As George Santos — the Republican from New York State who lied about much of his biography during his victorious 2022 congressional campaign — prepares to be sworn in as a member of the U.S. House, he is viewed unfavorably by more Americans and Republicans than view him favorably.
A YouGov poll conducted from January 3 - 5 shows that most Americans think it's common — both for people generally, and for politicians — to lie about their background to get ahead. Most do not want Santos rewarded for doing so. Santos has admitted to lying about his education and work background, though he's been accused of fabricating much more about his biography.
How common is it for politicians to lie?
Nearly two-thirds of Americans say it's very or somewhat common for people to lie about their background and work experience to get a job; even more (74%) say it's common for politicians to mislead people in order to get elected. Four in five Republicans (81%) say this behavior is standard, including 55% who call it "very common." About seven in 10 Democrats (72%) believe this is common politician behavior, though fewer Democrats (35%) than Republicans say it's very common.
One in eight Americans (12%) say they have knowingly lied about information on their resume, with 37% of this group saying they misled a potential employer about their interest in the job position. Level of experience (28%), current or previous places of employment (25%), or a job title (24%) each have been a topic of deception for about one-quarter of people who have lied.
Despite this, 71% of Americans say they've never lied on a resume — and many Americans say that many types of deception are not acceptable. About three-quarters of Americans say it is not acceptable to lie about education (73%). Similar shares say the same about lying about job qualifications (73%), a place of employment (72%), or a criminal background (71%) to secure a job.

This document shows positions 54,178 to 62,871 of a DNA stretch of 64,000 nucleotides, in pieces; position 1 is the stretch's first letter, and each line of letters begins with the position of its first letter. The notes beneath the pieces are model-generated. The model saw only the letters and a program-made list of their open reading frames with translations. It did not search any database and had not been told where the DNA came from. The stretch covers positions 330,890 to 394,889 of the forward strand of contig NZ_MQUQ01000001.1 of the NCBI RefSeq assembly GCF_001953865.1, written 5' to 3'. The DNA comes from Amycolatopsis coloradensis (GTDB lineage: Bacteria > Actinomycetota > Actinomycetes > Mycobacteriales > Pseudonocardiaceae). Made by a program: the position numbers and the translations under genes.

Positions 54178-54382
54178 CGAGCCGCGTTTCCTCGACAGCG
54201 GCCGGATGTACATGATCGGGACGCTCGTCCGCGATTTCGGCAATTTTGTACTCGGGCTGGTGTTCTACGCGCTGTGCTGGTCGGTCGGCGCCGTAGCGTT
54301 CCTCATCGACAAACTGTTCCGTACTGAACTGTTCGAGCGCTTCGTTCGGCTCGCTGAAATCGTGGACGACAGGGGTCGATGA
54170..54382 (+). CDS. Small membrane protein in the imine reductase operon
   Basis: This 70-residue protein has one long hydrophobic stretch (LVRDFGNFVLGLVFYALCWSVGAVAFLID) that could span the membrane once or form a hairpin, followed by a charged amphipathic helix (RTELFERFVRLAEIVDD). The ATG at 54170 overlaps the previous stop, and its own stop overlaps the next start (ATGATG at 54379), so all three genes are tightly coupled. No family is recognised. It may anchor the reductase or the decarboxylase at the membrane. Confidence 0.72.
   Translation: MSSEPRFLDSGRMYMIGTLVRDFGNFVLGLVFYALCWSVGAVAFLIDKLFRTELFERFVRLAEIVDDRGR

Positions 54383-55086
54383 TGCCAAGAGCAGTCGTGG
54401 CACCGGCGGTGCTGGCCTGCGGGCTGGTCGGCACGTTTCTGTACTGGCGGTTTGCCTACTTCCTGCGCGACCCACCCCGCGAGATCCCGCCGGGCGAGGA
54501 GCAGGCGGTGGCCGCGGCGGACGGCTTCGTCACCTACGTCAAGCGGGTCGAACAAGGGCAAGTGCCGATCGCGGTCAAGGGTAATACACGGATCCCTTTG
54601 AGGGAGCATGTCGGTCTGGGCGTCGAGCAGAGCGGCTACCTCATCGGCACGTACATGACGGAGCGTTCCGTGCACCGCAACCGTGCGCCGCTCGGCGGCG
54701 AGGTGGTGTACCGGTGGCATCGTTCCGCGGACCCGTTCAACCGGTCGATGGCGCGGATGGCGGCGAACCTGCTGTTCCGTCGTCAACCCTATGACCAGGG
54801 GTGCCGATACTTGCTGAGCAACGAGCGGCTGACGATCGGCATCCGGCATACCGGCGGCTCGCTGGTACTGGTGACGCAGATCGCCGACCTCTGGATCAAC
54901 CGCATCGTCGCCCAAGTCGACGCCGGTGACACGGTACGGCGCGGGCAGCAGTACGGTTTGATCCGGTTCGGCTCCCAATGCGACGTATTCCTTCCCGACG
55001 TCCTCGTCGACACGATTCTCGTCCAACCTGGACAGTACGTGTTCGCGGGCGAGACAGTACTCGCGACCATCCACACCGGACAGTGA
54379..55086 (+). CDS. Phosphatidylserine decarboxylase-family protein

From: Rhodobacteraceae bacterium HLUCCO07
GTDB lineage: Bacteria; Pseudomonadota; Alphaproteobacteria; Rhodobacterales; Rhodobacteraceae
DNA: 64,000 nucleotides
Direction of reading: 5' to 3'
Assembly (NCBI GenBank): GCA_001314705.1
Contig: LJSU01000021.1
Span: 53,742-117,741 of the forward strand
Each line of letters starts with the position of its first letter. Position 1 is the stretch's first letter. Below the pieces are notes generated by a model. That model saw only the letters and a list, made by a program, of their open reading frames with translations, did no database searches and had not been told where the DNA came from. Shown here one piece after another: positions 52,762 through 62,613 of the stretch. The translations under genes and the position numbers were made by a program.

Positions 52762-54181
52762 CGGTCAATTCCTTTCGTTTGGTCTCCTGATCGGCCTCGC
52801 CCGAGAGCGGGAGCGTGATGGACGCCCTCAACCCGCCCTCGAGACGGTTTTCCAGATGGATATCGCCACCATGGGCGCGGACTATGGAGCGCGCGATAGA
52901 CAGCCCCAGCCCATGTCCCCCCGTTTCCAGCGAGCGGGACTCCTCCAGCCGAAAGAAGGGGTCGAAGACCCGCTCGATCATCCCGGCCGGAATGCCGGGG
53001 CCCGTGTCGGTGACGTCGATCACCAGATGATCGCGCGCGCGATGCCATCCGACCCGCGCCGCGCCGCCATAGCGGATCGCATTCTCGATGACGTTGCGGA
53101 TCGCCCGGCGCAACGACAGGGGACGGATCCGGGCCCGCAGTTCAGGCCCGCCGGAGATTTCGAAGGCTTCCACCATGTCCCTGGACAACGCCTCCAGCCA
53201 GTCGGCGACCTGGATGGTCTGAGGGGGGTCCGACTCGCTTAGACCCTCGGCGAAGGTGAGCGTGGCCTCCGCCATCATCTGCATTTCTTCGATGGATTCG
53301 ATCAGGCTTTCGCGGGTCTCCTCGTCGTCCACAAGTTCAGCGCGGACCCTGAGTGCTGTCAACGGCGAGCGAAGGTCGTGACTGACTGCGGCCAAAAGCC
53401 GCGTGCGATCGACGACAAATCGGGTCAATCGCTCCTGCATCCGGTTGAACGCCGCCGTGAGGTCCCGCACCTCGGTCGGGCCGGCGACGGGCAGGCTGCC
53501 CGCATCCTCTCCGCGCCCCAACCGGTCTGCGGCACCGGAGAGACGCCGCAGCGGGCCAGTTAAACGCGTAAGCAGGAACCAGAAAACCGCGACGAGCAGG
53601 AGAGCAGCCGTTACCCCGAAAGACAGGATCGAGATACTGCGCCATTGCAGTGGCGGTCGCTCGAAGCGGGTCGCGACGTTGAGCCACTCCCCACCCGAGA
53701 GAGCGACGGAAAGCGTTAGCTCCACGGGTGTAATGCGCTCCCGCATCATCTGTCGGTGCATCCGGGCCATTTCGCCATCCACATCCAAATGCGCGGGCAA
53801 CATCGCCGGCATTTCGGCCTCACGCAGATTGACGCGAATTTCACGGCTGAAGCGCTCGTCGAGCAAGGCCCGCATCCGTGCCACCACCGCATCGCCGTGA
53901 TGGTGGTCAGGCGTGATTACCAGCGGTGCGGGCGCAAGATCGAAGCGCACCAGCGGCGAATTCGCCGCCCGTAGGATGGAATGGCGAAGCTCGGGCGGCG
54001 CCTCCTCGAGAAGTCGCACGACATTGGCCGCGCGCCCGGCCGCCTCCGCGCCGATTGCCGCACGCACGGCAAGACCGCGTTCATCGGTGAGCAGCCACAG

What should the House do about Santos?
Even with a widespread expectation that politicians lie about their backgrounds to win elections, Santos is viewed more negatively than positively, to an extent greater than other Republican members of Congress or his caucus. By a ratio of 3-to-1 (45% to 15%), Americans are more likely to have a very or somewhat unfavorable opinion of Santos than to have a very or somewhat favorable opinion of him, resulting in a net favorability of -30.
That's similar to the net favorability of Senate Minority Leader Mitch McConnell (-31), but worse than the net favorability of Republicans in Congress as a whole (-18 net). About two in five have no opinion of Santos. Among Republicans, he's viewed unfavorably by 38% to 21%. Two in five Republicans (40%) have no opinion of him.
Santos has admitted to some fabrications of his biography — though he calls them embellishments rather than lies. When told that Santos has admitted to lying about parts of his background and work experience while campaigning for Congress, majorities of Americans agree with proposals for the House Ethics Committee to investigate his campaign (68%), for the Speaker of the House to deny him a committee assignment (63%), for Santos to resign (58%), and for Congress to vote to remove him from his seat (55%).
Majorities of Republicans agree with two of the proposals, while 52% want Santos to step down. A similar share (48%) would support Congress voting him out. If Santos remains, 62% of Republicans want him to be denied a committee assignment and 66% want the House Ethics Committee to investigate his campaign.
See the results for this YouGov poll conducted January 3 - 5, 2023
Methodology: This poll was conducted on January 3 - 5, 2023 among 1,000 U.S. adult citizens. Respondents were selected from YouGov’s opt-in panel using sample matching. A random sample (stratified by gender, age, race, education, geographic region, and voter registration) was selected from the 2019 American Community Survey. The sample was weighted according to gender, age, race, education, 2020 election turnout and presidential vote, baseline party identification, and current voter registration status. Demographic weighting targets come from the 2019 American Community Survey. Baseline party identification is the respondent’s most recent answer given prior to March 15, 2022, and is weighted to the estimated distribution at that time (33% Democratic, 28% Republican). The margin of error for the overall sample for each poll is approximately 3%.
Image: Getty Images (Win McNamee)